Condominiums and cooperatives are first and foremost hubs for
communal living. Residents work together on or with the boards of
their associations to keep their properties functioning seamlessly
day-in and day-out.
So then why wouldn't this collaborative spirit extend outward to the surrounding neighborhood? Especially in New York City, there are local vendors that can cater to a denizen's every need within a few short blocks. It may behoove an association to patronize their neighbors for condominium business in a variety of ways—from encouraging valuable enterprises to stay put in an area where rents are trending ever higher, to forging invigorating personal relationships.
Burt Wallack, owner of the New York City-based Wallack Management Company, sees this type of quid pro quo alliance forged quite regularly. “We have one condo that serves breakfast in-house, and they purposefully and exclusively buy from a vendor that's located nearby,” he says. “We have numerous buildings that buy flowers from local florists, or get staff uniforms tailored from local tailors. Supers purchase supplies—specialty items—from local hardware stores. This is an everyday occurrence in our condos and co-ops.”
“Many residents in our portfolio of properties support their local businesses, if only because it's easier to walk and shop within the neighborhood than take the train or cab elsewhere,” acknowledges Alex Kuffel, president of Pride Property Management Corp., which has offices in Manhattan and Englewood Cliffs, New Jersey. “But the board of a 50-unit co-op at East 50th Street and Third Avenue is extremely enthusiastic and encouraging when it comes to supporting local merchants. Flowers, food deliveries, grocers, restaurants, beauty salons, plumbers, locksmiths, even a pet-grooming service, all within three or four blocks from the vicinity, are highly promoted by the association.”
“Additionally, their annual meetings are held in the private back room of a local restaurant, which is economically-catered with food and beverage for all attendees,” Kuffel continues. “Over the last few decades, many longtime residents have continued to patronize the same doctor or dentist in the neighborhood, as have their children and even their children's children. A few years ago a local interior designer with a solo practice was retained to redo the lobby and hallways with new wallpaper, paint and carpeting. And, as the final piece of this community spirit mosaic, the board writes and circulates a newsletter that better informs residents about what's going on in the building, including tips for popular local shops and merchants to patronize, including cafes, bars and eateries.”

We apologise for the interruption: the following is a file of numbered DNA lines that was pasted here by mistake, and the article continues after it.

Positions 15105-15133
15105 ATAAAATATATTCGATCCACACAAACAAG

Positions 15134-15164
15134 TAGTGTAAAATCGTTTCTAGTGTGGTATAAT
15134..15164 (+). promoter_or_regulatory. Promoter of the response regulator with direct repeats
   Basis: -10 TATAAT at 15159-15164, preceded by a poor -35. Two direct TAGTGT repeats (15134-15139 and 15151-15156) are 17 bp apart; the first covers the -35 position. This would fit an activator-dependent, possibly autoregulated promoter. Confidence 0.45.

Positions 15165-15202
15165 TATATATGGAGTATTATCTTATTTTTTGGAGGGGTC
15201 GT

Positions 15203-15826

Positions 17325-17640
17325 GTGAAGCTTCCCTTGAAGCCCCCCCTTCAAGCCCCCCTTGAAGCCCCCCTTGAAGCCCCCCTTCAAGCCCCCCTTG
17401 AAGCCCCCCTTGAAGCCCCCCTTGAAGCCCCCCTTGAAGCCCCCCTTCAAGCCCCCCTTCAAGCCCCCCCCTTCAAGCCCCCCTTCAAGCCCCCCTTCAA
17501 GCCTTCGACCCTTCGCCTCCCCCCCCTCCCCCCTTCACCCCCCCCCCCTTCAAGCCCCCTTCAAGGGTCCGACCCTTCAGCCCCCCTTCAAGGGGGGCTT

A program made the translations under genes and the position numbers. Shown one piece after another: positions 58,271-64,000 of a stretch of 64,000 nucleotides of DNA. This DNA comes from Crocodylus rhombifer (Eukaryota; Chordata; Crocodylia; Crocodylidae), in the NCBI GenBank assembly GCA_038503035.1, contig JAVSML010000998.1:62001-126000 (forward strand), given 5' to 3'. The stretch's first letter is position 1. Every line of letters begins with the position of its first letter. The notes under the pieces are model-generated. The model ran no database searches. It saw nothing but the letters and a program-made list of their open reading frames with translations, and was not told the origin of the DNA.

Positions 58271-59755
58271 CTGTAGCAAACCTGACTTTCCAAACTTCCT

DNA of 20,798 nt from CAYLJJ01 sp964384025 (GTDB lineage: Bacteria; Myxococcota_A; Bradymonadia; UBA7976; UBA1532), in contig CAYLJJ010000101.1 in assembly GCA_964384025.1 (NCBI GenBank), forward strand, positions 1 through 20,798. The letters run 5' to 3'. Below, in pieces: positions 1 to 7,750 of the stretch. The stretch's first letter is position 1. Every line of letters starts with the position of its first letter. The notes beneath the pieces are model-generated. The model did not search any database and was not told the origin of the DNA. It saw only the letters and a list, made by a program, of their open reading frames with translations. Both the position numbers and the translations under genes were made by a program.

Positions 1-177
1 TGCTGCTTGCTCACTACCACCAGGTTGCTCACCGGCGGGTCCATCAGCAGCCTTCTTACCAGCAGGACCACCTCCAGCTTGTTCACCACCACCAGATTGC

Hannah McAllister, a managing agent with the Bronx real estate firm Robert E. Hill, Inc., recalls a recent event that she attended at the 260-home Fieldston Property Owners Association in Riverdale: “Last Sunday we had our third annual Pond Party; a barbecue for all residents and their guests. The food was catered by Riverdale Kosher Market on Riverdale Avenue, and we had bounce houses and games provided by Frankie's Carnival on Tremont Avenue. Two hundred guests came through during the three-hour bash. It was a great success enjoyed by all.”
Of course, as with anything, there is a certain downside that can come with favoring local vendors. Frank Socci, Jr., principal and director of property management with brokerage company NAI Long Island in Melville, points out that if should something go wrong with a business or enough residents have a negative experience, it can reflect poorly on the board and its associations. And Paul Gottsegen, president of the Manhattan-based Halstead Management Co., LLC warns that by patronizing local vendors, a board may unwittingly find itself dealing with someone who has a “dual relationship” with another tenant or board member in the building—a person who has a vested interest in promoting that vendor, regardless as to whether or not that particular vendor is offering the best value of service or product.
But, at least in Wallack's experience, it's the mom-and-pop establishments that often do provide the best value for an association's dollar.
“There's goodwill in purchasing from your neighborhood,” he says.
“And they do a pretty good job. They're not a large conglomerate;
they're likely to take care of you. And by keeping them busy, we
encourage them to stay.”
Mike Odenthal is a staff writer for The Cooperator and other publications.